Servant Leadership

It is hard to think of myself as a “servant.” As a wife and mother of 5, I spend the vast majority of my time in service to my family. But I am quick to point out to my children that I am not their servant and no, they don’t get to “order” lunch like at a restaurant and are expected to put their own shoes away. There is a difference between being of service and being a servant. To be of service is not connected with your identity. You are available to help, but there is a prior choice to be available. Thanks for your assistance would not be out of place and is probably expected.

To be a servant, however, is a piece of who you are and what you do. A servant doesn’t get to choose which orders to follow and which to distain. A servant is awake before the master and asleep after him or her. A servant does what he or she is told and is expected to be obedient without complaint.

The words of Jesus today are difficult to swallow. Thank goodness we don’t walk this journey of faith alone. Today is Pope Saint Leo the Great’s feast day. Leo was pope from 440-461 AD and did not waste a moment of his pontificate. One of the pope’s titles is the “Servant of the Servants of God.” Pope Leo took this to heart as he guided the Church through tumultuous times. He defended the faith from multiple heresies and attacks, promoted the belief and understanding of the mysteries of Christ, and took great efforts to provide quality, relatable pastoral care for the faithful. Leo truly saw himself as a servant-leader in his role as the head of the Body of Christ on earth.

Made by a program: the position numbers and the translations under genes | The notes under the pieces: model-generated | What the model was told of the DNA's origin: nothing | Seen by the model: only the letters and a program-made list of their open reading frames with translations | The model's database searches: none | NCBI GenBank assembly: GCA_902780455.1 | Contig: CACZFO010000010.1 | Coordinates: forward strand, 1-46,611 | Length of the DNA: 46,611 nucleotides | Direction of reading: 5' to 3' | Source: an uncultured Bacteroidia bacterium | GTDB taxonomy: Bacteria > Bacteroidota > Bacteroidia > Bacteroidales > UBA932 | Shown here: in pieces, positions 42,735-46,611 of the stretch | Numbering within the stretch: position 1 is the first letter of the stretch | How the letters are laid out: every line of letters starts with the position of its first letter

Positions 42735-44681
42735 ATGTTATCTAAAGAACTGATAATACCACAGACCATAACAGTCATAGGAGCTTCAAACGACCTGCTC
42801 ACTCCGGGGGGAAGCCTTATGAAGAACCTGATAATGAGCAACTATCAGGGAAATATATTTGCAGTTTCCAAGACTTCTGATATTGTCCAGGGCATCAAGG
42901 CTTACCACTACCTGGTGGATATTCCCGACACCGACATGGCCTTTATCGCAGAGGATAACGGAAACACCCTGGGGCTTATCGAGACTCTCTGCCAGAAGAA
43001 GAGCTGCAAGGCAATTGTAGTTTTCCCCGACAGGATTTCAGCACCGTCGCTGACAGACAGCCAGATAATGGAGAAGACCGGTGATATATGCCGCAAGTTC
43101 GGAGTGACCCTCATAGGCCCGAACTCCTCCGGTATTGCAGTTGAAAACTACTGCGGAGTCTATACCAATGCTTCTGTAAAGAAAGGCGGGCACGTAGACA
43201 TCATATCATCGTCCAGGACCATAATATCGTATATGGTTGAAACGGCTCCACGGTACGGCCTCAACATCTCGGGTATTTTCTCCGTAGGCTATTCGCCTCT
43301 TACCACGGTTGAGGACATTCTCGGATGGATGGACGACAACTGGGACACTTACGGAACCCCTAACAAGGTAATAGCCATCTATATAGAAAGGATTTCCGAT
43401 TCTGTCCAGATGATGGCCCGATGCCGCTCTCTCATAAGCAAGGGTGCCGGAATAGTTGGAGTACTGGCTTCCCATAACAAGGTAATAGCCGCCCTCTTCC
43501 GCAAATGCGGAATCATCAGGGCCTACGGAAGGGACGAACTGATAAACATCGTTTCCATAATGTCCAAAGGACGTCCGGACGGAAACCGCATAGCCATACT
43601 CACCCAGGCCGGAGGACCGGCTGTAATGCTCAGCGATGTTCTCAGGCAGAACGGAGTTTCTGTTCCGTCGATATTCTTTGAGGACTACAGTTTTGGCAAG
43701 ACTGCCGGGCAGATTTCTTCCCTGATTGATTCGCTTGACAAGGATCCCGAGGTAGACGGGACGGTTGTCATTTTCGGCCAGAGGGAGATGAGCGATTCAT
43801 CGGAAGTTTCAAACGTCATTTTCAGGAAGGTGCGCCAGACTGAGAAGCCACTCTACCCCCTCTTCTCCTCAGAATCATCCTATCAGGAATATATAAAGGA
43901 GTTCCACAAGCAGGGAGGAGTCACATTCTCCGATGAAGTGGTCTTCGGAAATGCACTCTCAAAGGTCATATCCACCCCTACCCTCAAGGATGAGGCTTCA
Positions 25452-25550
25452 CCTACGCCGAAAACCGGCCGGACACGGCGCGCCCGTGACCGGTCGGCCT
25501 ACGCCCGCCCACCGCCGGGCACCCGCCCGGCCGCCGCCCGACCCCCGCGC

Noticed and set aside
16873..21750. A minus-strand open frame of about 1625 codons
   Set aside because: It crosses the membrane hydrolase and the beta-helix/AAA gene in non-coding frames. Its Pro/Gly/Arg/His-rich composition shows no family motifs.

Leo took a stand to protect the fullness of the faith where others were swayed. He insisted on peace where high tempers and conquest ruled the day. But it wasn’t all political and geographical concerns or heady theological debates. Leo also was deeply concerned about the individual faith of each member of the Church. “To him, being a Christian was not only about embracing the fullness of the Gospel theologically but living it out in a world filled with hurt, suffering and needs” (Catholic Online). One of his most famous sermons is used in the Office of Readings for Christmas.

Pope Leo the Great was an active servant of the Church. He saw many needs in the Body of Christ and took it upon himself to care for each of them. The Church owes a great deal to Leo’s determination and his awareness of God’s will for his papacy. When we are feeling lost or overwhelmed in how we are being called to be servants of the Father, we can look to Pope Leo’s clarity of vision and wisdom and ask for his intercession and guidance.

Contact the author

Kate Taliaferro is an Air Force wife and mother. She is blessed to be able to homeschool, bake bread and fold endless piles of laundry. When not planning a school day, writing a blog post or cooking pasta, Kate can be found curled up with a book or working with some kind of fiber craft. Kate blogs at